Regular Contributor

One friend I keep in touch with on a daily basis through email.  We started out as penpals using the old fashioned method of pen and paper.  But when computers became the norm we switched to email.  My other two best friends I talk to at least once a week on the phone or by text.

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Bronze Conversationalist

Daily email exchanges with my cousin who lives across the country from me.  A weekly phone conversation with my friend of 39 years who was a former co-worker and 12 years older than I; and emails to penpals who live in other countries and to a couple of close friends who I don't get to see often.  "Real" cards for birthdays and other special occasions.  Many people have their own preferred method of communicating and keeping in touch, so I like to be flexible and communicate "their" way.
Whichever way we communicate, it's great to have such "close" friends.

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Periodic Contributor

Old fashioned phone calls, snail mail letters,  invites to pop over for a visit, go on local walks, and whatever things that force me to not stay home alone and be alone.. the older you get the less friends you have unless you keep cultivating.  I also like being a grandma to those who don’t have one . Keepsyou tou g and laughing snd they love it too!  We need Grans Connected to Kids. :). 

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Conversationalist

of course, people will say email.  Technology is ruling communication.  But I have friends (older than myself) who don't have computers, or even a smartphone (I don't have a smartphone either), so we do things the old fashioned way, snail mail!   My friends look forward to getting that letter and it keeps me busy writing to them.  One person, I write a poem a week to her.  The other friend gets a recipe that I tried out!  Cards are sent out for birthdays and special holidays.  I think this is a long lost art!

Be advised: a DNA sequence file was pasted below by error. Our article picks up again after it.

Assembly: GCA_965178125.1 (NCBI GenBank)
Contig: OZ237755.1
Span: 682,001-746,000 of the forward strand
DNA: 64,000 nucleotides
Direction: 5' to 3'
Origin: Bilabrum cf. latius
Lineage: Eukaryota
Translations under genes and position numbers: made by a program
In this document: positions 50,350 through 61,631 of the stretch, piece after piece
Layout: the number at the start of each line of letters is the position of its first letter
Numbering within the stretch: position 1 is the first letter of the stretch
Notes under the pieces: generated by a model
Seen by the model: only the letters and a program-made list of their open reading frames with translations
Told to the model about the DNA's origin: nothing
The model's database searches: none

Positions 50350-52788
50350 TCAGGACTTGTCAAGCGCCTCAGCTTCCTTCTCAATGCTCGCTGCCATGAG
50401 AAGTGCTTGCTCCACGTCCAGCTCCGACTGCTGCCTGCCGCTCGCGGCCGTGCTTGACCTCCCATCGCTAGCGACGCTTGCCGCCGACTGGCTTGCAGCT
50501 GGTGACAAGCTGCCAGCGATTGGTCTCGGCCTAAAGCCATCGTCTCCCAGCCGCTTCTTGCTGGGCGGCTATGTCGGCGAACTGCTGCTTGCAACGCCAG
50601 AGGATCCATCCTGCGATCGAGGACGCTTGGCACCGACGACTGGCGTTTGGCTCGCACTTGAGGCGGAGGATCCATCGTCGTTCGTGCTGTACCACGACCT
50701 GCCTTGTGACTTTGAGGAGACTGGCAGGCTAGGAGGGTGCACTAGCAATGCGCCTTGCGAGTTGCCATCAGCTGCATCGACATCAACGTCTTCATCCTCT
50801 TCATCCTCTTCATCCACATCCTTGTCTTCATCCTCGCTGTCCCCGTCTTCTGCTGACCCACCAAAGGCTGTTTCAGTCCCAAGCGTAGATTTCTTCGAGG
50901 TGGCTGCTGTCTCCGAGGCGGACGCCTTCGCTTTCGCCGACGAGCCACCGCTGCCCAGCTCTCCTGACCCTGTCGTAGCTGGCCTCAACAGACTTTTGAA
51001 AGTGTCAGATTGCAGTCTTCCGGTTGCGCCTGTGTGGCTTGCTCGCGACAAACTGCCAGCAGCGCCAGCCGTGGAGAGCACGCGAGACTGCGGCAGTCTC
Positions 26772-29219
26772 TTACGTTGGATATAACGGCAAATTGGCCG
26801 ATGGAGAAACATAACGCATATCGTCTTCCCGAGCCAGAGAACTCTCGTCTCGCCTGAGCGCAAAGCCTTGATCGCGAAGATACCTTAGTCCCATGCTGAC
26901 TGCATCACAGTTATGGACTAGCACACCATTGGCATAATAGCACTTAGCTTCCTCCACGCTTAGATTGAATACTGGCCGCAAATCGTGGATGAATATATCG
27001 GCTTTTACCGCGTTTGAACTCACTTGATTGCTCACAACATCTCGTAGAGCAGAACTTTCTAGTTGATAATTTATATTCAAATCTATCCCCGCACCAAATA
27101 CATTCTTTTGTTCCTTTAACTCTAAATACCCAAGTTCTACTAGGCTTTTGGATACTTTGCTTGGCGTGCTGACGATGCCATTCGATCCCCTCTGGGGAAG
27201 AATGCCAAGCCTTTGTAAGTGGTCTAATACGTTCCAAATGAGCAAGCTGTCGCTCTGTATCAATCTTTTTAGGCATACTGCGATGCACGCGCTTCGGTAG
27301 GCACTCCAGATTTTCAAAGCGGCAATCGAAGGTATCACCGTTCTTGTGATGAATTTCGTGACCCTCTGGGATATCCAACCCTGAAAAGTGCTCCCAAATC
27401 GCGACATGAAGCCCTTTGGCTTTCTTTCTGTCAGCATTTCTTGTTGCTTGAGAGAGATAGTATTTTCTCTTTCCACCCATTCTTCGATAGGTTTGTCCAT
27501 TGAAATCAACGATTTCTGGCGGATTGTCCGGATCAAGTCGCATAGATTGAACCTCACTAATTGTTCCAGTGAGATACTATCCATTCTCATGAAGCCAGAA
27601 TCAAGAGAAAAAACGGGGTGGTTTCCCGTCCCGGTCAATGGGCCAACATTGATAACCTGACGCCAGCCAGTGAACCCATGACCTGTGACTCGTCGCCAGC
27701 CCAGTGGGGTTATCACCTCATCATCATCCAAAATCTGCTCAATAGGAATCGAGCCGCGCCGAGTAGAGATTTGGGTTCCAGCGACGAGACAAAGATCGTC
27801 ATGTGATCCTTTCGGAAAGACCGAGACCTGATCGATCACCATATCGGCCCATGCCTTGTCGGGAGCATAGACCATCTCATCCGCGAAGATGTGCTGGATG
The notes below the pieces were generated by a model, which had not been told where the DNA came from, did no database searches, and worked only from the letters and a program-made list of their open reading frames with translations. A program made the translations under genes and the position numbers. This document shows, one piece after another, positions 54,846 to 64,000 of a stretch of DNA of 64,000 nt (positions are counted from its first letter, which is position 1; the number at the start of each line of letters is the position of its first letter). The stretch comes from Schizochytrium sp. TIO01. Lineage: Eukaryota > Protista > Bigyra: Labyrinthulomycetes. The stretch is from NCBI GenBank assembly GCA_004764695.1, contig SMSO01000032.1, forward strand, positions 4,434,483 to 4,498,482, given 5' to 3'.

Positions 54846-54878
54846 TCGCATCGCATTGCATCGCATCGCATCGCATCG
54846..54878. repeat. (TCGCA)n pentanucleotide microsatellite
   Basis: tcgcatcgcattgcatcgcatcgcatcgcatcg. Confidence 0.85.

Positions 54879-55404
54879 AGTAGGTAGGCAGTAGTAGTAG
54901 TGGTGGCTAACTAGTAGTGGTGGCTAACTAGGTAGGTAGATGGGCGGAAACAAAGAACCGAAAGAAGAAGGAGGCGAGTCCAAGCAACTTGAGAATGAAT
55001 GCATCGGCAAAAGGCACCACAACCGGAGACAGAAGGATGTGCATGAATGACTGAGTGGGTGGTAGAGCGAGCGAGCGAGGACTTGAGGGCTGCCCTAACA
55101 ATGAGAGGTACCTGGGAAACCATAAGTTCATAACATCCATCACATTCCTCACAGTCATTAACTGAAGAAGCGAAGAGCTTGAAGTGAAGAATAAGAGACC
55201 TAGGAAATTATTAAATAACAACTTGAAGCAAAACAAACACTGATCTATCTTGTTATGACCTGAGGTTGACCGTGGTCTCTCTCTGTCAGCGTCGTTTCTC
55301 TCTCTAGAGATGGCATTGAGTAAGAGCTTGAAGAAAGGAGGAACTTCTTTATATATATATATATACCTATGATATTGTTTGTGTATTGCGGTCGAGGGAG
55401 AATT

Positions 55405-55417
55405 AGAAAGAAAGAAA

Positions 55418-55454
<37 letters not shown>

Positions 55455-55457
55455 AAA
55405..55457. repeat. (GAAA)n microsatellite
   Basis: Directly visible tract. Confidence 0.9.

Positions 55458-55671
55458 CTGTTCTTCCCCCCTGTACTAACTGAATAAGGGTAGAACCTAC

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I am 74 years old. I had 3 BFFs for nearly 50 years. One passed with cancer. One died in an auto accident. One moved 1500 miles away. Then my husband of 43 years had an accident followed by 7 strokes. I am his caregiver. I have little time to communicate with my one remaining long-distance. It is hard to make new friends when I don’t work outside the home. When we go to church, my energy and attention belong to my husband. He goes to adult daycare, thanks to to VA; but I am usually so tired or behind that I rest or try to catch up.

I try to walk three miles a day. 

 

People who who have not been full-time caregivers have no idea what it’s like. Most who have finished a course of caregiving just want to get back to their old friends.

 

I get some help from one daughter who lives locally and daily encouragement from a son who lives 745 miles away. I see a counselor twice a month. Theses three qare my new BFFs.

 

 

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Regular Contributor

Being a caregiver is very hard.  I don't think people realize we're all in this together until it happens to them.  We all need help from someone at one time or another during our life time.  I can't change other people but I know I can do what is right.  I realized a long time ago I can give to myself what others don't.  I do what makes me happy even if it is done alone knowing that if someone needs me I will be there for them.  Even if I don't know them.  

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Newbie

You are a strong woman!  Praying for strength and healing for you and your husband.

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Community Manager
Community Manager

@mickeyh848963  Caregiving certainly is hard!  We also have a forum for caregivers that I want to be sure you are aware of, we have experts answering questions and just good conversation among caregivers like yourself. -- Click here to see https://community.aarp.org/t5/Caregiving/ct-p/Caregiving

AARPTeri
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I love having dinner with girlfriends when possible, leaving spouses and kids at home. It's so nice to order a glass of wine and connect one on one (or with however many of us there are.)